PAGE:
The world’s largest municipality network on Thursday pledged stronger efforts to reduce greenhouse gas emissions for a sustainable future at a congress held in Seoul.
More than 200 city representatives adopted the Seoul Declaration to outline the priorities for sustainable urban development at the International Council for Local Environmental Initiatives World Congress.
With two main principles ― cutting carbon emissions and pursuing sustainable urban development ― the cities vowed to make eco-friendly and economically sustainable municipalities.
The declaration is expected to serve as a guideline for cities seeking to reach the goals addressed in the Compact of Mayors. The compact, adopted at the United Nations Climate Summit in September last year, has stated the municipalities’ pledges to cut the emissions by 454 megatons by 2020.
Seoul Mayor Park Won-soon delivers a speech at the opening session of the ICLEI World Congress at Dongdaemun Design Plaza in Seoul on Thursday. (Seoul Metropolitan Government)
“The Seoul Declaration will likely influence the national governments to set up their post-2020 emission cut plans for Paris talks later this year,” said Seoul Mayor Won-soon, who was elected the ICLEI president on Wednesday.
In December, countries are to finalize their post-2020 targets for cutting carbon emissions at the U.N. Climate Change Conference or Conference of the Parties 21 in an aim to limit warming to 2 degrees Celsius. This is to mark the first agreement joined by both developed states and developing countries.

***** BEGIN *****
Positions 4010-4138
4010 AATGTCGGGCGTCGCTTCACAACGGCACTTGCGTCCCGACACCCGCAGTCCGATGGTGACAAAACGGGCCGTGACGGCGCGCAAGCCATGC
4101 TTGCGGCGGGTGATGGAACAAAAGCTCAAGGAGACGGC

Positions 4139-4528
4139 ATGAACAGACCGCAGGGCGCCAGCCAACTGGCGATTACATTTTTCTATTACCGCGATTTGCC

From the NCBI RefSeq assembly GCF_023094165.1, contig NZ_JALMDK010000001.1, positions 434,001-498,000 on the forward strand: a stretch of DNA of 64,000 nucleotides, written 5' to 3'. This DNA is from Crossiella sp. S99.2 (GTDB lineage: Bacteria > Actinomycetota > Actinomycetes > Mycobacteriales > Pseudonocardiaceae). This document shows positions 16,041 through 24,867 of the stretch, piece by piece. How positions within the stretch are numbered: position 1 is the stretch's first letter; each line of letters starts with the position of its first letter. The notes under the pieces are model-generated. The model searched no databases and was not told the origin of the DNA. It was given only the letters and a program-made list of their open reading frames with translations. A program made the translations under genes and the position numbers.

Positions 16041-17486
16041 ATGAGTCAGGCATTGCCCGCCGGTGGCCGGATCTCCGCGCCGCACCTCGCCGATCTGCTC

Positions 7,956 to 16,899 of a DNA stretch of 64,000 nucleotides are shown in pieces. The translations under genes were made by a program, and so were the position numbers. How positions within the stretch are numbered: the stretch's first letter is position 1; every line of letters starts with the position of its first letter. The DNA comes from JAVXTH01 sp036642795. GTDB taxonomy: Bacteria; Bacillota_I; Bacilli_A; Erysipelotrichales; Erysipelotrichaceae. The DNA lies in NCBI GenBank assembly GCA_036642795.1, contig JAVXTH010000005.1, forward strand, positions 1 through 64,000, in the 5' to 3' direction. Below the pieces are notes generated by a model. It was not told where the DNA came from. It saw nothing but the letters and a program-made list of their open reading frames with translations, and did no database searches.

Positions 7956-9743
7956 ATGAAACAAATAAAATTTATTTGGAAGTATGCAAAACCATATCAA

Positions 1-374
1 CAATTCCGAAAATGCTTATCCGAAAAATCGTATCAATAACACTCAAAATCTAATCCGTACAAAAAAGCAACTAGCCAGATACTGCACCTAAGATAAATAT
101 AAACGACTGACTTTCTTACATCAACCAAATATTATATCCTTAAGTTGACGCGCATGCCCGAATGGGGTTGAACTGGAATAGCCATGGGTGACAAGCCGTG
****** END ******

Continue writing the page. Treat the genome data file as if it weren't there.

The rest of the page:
More than 30 countries, including European Union members and the U.S., submitted their cut plans as of last month, with more countries to unveil their schemes soon. South Korea has not submitted its plan yet.
The cities will come up with more concrete plans to achieve the objectives of the declaration at the World Mayors Council on Climate Change on Friday.
Five cities ― Paris and Nantes of France, Montreal of Canada, Johannesburg of South Africa and San Rafael of Argentina ― will also announce their own specific plans on cutting emissions, ICLEI officials said.
The Seoul Declaration and the cities’ specific plans will be delivered to the COP 21.
Ahead of the adoption of the Seoul Declaration, climate change expert Jorgen Randers made a keynote speech on “2052 ― A Global Forecast for the Next 40 years.” Randers, a climate strategy professor at BI Norwegian Business School in Oslo, Norway, is a member of the Club of Rome and coauthor of “The Limits to Growth: The 30-Year Update.”
Since Wednesday, Seoul City has been hosting the ICLEI World Congress with 203 city representatives and 250 officials from international organizations, the largest number of participants in the organization’s history. The triennial event is held to promote cities’ role in tackling climate change and strengthen municipal cooperation.
By Lee Hyun-jeong (firstname.lastname@example.org)